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What is an overpayment?

An overpayment of Housing Benefit happens when a person is paid too much benefit for a period of time, or when a person is paid benefit for a period when they were not entitled to any benefit at all. An overpayment can happen for many reasons. Here are some examples:

  • your Income Support or Job Seekers Allowance stops

  • your income or capital increases

  • someone moves in with you

  • you move out of the property

  • not declaring correct income or someone living with you – fraudulent actions

  • we have made a mistake and this leads to too much benefit being paid.

How can I stop overpayments happening?

When you claim benefit the law says you must tell us when you have a change in your personal or financial circumstances and this will change the amount of benefit you receive. You can help stop overpayments occurring by telling us straight away of things that may change the amount of benefit you get.

If you do not tell us about any changes in your personal or financial circumstances and you are overpaid benefit, you will be asked to repay the amount overpaid. Also you may be prosecuted for getting benefit to which you were not entitled.

What happens when benefit is overpaid?

Before we tell you about an overpayment we must decide on the following:

  • the reason for the overpayment

  • the period and amount of the overpayment

  • whether the overpayment is recoverable

  • whether we should recover the overpayment

  • and if it is recoverable, who should repay the overpayment back

Once we have worked out an overpayment and decided who repays it, we will write and tell the claimant. Normally, we will recover an overpayment from the person who caused the overpayment. This may be the claimant even if the benefit payments were made to their Landlord. In some circumstance the Landlord may be asked to repay the overpayment.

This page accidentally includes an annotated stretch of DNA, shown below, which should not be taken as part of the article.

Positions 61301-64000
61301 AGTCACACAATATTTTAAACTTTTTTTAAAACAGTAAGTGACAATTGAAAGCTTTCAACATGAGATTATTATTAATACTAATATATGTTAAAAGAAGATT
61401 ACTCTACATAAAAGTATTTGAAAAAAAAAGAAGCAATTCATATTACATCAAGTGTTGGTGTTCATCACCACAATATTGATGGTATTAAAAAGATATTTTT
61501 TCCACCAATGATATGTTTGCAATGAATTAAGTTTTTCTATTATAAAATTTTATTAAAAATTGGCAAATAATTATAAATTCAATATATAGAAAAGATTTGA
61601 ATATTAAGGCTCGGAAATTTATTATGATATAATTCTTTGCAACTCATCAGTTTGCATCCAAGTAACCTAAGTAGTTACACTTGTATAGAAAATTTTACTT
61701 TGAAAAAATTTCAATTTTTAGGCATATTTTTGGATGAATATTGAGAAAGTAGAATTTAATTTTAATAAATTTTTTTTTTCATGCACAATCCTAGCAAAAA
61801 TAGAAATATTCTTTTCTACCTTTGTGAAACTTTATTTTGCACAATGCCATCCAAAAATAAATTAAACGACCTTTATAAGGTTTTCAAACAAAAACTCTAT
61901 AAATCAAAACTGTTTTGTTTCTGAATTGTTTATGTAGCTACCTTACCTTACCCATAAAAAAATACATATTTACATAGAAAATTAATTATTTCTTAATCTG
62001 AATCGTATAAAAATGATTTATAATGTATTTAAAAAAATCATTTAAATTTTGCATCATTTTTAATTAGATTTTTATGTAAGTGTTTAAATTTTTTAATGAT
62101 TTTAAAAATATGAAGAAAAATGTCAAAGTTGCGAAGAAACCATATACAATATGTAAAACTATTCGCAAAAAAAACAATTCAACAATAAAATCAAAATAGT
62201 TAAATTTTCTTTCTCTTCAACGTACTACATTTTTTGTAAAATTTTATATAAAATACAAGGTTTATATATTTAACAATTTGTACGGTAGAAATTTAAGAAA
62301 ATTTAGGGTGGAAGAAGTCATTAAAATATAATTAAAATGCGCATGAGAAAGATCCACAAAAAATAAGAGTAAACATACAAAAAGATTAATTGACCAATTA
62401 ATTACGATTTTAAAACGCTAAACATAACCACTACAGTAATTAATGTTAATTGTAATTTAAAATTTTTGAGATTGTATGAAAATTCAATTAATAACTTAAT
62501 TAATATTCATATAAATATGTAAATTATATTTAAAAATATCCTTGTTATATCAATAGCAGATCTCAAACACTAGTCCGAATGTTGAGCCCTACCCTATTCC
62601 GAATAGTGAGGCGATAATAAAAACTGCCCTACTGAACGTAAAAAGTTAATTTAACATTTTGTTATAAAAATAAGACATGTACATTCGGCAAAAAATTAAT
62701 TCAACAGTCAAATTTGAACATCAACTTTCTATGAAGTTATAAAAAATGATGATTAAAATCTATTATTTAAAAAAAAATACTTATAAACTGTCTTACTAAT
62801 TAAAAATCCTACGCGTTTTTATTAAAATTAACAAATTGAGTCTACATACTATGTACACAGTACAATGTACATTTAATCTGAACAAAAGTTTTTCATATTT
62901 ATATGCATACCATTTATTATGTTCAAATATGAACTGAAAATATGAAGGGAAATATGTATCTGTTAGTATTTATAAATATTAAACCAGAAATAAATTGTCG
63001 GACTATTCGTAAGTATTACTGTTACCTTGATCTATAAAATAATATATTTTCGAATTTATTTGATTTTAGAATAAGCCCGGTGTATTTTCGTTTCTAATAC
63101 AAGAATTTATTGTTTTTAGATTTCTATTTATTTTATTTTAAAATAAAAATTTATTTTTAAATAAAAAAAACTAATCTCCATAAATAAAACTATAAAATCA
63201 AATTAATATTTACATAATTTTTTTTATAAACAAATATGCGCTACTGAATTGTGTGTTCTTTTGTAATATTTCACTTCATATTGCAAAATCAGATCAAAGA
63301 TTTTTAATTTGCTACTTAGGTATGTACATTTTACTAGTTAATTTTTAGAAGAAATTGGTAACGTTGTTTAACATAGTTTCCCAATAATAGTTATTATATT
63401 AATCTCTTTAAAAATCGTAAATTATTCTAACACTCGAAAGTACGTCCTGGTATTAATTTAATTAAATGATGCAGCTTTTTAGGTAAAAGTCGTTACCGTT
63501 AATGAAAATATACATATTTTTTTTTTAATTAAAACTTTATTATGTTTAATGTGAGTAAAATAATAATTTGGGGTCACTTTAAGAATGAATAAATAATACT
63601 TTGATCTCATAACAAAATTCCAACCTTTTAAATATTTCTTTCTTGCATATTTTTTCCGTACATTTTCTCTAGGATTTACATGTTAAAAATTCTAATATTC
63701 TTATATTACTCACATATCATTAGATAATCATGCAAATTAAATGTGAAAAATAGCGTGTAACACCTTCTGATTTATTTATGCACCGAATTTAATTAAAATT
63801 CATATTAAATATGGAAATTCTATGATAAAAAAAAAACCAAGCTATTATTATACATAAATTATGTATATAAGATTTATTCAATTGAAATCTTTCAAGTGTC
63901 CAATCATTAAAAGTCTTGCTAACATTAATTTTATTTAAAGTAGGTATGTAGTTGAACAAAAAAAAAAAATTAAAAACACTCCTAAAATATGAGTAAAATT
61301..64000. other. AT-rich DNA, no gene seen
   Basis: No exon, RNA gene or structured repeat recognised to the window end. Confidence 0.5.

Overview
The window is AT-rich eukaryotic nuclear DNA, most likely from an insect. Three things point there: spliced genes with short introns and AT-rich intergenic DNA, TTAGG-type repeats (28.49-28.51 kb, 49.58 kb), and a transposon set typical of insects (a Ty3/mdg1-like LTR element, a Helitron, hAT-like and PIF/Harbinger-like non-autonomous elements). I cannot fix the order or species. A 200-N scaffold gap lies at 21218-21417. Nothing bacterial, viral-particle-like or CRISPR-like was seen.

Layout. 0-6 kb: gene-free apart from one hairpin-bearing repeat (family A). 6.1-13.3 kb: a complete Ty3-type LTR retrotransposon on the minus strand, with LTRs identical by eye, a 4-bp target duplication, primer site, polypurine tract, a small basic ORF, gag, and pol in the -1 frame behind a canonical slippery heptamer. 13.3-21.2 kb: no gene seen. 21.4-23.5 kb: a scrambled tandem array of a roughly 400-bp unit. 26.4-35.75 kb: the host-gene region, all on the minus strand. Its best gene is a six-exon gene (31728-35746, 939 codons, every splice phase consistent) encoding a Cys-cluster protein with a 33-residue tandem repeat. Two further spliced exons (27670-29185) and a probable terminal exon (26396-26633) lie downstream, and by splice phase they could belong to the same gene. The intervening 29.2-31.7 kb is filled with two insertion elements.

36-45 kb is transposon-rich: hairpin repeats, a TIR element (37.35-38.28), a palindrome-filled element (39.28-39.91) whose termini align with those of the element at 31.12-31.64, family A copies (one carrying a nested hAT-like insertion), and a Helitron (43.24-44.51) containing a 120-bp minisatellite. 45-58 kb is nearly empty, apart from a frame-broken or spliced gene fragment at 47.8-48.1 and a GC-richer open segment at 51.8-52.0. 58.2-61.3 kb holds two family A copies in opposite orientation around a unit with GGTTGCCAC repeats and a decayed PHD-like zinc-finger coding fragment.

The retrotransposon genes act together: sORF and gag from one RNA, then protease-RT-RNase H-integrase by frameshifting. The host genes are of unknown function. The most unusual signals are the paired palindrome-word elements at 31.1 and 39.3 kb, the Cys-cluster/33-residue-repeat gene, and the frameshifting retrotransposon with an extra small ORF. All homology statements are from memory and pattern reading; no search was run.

Recovery from your benefit payments

If you continue to get Housing Benefit after an overpayment has been worked out, we will normally recover the overpaid amount from your ongoing benefit entitlement. We will usually recover the overpayment by deductions of £12.75 per week.

If the overpayment was because of fraudulent action, the recovery amount will be £21.25 per week. These deductions will continue to be taken until the overpayment has been paid back or until your benefit stops.

While we make these deductions you will be responsible for paying any shortfall to your landlord in addition to any normal rent payments. If the weekly deductions cause financial hardship you can contact us, giving us a financial breakdown of your income and outgoings and we will look again at the recovery level.

Repaying the overpayment if you no longer receive benefit

If Housing Benefit is no longer in payment once an overpayment has been worked out we will send an invoice for the overpaid amount. If you cannot pay it back all at once, you should contact our Income Section at 01480 388164 who will be happy to make a repayment arrangement with you.

Recovering the overpayment from your landlord

If we have paid the Housing Benefit to the landlord, we will tell them the amount and the dates of any overpayment. We will tell them if we will intend to recover the overpayment from your ongoing payments.

Where benefit entitlement stops and we decide the landlord is responsible for repaying the overpaid benefit, an invoice will be issued to them. Normally, this will mean the landlord  will pay us back the overpaid benefit and the tenant will then have to pay any money owing as rent arrears.

How to get the overpayment reduced – underlying entitlement

For certain overpayments we may be able to reduce the amount to be paid back. We can work out what benefit entitlement should have been paid for the period of the overpayment based on the correct circumstances. This is called underlying entitlement.

For example:

Your Job Seekers Allowance stops because you started work - we are not told until two months later. We create an overpayment of £300 (£50 x 6 weeks).

Income details are then provided (wages, Tax Credit etc) for the period of the overpayment. We work out the amount of benefit that would have been paid using these new details.

This gives underlying entitlement of £20 x 6 weeks = £120.

The amount to pay back will be £300 less £120 = £180.00.

We will write to you where underlying entitlement can be considered and you will be asked to provide the relevant information we  need. You will be given one month to give us the details to work out any underlying entitlement. If you do not get the information back to us within one month then the full overpayment will be payable.

If you have problems getting the information to us, then let us know straight away and we can give you more time.

Appeals and disputes

If you don’t agree with the way we have worked out your overpayment or we are asking you to repay an overpayment, you can ask us to look again at our decision. You have one calendar month from the date we tell you about the overpayment to make an appeal or dispute. Read more details on the Disputes and Appeals page.